A young indigenous artist from Port Lincoln won two art awards at the Our Mob exhibition.
Organized since 2006, Our Mob presents works by Aboriginal artists from across South Australia in a spirit of reconciliation and to show how art can bring people from different backgrounds together.
As part of this, Our Young Mob invites students and artists under the age of 18 to present works with one of these attendees, Mia-Bella Makuch, a Grade 10 student from Port Lincoln High School, who is receiving a recognition for his entry “My Journey”.
Young lady Kaurna won a much-loved prize, as well as the Trevor Nickolls Art Prize, receiving a $ 250 voucher for art supplies.
Mia-Bella said her acrylic painting was done over a three-week period and represented the different paths she took in life to achieve her goals, as well as her connection to the land and family.
She said she was surprised to win both awards as she was always tough on herself when it came to her art.
“I really love art, it’s one of my favorite subjects,” she said.
This year, 12 works of art from students in the high school’s Aboriginal art program were listed in Our Young Mob and nearly all of them were sold, including the two entries by Mia Bella, the second being a landscape painting of the Talia caves.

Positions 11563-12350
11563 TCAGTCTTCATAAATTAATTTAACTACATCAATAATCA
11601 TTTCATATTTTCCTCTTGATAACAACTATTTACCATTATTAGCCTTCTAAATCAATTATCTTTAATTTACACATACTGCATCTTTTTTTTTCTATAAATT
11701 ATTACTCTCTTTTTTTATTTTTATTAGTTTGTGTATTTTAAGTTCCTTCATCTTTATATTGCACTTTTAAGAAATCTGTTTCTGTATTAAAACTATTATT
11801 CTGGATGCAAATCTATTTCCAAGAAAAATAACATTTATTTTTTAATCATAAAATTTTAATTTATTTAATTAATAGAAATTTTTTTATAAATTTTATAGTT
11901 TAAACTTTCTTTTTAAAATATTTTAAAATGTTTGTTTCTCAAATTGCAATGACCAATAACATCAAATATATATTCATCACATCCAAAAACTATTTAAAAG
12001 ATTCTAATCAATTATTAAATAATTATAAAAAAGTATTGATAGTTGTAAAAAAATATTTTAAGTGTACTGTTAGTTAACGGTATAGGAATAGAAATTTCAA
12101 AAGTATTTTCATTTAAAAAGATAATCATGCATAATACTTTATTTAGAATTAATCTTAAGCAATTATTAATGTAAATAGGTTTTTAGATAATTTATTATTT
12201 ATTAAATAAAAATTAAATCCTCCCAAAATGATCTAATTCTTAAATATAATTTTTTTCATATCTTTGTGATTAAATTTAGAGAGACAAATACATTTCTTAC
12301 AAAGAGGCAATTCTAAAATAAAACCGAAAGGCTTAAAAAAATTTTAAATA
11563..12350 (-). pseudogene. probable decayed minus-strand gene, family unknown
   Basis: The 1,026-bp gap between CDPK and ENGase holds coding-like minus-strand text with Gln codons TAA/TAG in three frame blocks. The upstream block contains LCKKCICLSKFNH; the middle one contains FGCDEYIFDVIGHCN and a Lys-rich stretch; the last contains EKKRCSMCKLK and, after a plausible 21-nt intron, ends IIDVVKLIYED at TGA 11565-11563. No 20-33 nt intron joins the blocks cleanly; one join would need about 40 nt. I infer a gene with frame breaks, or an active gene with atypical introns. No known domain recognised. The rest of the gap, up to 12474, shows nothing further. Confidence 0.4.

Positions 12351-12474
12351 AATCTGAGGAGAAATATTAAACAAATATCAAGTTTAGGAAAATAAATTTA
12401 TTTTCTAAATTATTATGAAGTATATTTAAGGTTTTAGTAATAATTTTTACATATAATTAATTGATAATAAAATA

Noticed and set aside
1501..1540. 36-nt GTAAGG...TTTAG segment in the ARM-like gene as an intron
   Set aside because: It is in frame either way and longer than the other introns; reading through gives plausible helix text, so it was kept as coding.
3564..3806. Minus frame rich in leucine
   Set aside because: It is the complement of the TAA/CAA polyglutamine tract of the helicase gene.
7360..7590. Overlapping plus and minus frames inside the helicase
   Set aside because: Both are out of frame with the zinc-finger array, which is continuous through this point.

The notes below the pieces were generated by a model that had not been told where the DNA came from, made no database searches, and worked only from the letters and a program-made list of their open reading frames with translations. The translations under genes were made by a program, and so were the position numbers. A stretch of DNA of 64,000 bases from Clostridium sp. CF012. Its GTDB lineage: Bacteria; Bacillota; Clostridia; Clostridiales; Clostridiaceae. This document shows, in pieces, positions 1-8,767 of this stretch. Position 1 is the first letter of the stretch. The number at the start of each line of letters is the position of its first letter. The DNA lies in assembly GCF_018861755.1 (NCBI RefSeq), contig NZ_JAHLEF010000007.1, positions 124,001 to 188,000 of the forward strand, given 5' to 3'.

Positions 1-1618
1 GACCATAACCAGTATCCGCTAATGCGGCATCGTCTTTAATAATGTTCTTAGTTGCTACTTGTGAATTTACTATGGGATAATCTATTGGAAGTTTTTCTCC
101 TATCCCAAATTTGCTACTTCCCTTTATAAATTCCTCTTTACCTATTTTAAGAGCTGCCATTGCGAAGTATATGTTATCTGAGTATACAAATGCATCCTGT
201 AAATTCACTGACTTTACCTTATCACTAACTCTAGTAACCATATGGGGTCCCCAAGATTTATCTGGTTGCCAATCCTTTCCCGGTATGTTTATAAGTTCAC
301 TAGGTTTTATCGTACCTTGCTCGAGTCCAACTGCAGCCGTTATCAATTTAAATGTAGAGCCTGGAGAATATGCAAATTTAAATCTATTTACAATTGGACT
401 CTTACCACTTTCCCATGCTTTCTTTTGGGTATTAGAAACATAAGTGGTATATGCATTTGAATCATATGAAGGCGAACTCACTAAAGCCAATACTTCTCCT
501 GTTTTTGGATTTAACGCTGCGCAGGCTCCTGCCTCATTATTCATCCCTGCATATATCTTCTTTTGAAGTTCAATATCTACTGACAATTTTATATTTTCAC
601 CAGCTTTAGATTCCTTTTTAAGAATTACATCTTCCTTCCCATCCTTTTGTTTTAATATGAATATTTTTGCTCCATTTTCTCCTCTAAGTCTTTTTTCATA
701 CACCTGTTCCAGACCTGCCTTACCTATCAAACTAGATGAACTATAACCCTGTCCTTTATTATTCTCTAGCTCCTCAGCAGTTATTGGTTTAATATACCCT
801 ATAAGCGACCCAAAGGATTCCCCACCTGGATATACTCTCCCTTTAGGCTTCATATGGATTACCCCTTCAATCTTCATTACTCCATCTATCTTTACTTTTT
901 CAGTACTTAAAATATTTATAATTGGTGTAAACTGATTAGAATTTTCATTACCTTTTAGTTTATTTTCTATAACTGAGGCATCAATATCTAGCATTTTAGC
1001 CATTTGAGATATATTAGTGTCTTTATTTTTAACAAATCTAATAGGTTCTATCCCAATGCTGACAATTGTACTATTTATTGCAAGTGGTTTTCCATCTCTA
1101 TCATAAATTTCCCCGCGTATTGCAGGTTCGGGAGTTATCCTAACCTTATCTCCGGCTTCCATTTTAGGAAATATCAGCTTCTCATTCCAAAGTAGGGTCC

Mia-Bella said she liked that the Our Mob exhibit provided a chance for Indigenous artists to come together to share their art and stories.
“It’s a great way to bring culture and everyone together, it gives everyone their own voice,” she said.
Mia-Bella’s mother, Rikki-Lee Makuch, said it was great to see how the high school was developing the talents of young artists like her daughter.
“I’ve been in school for 20 years and they didn’t have any opportunities with Aboriginal art when I was in school, so it’s great to see this implemented with the students. these days, “she said.
Mia-Bella thanked art teacher Wanda Jarvis and student support manager Jenny Silver for their support and said she wouldn’t have finished it without them.
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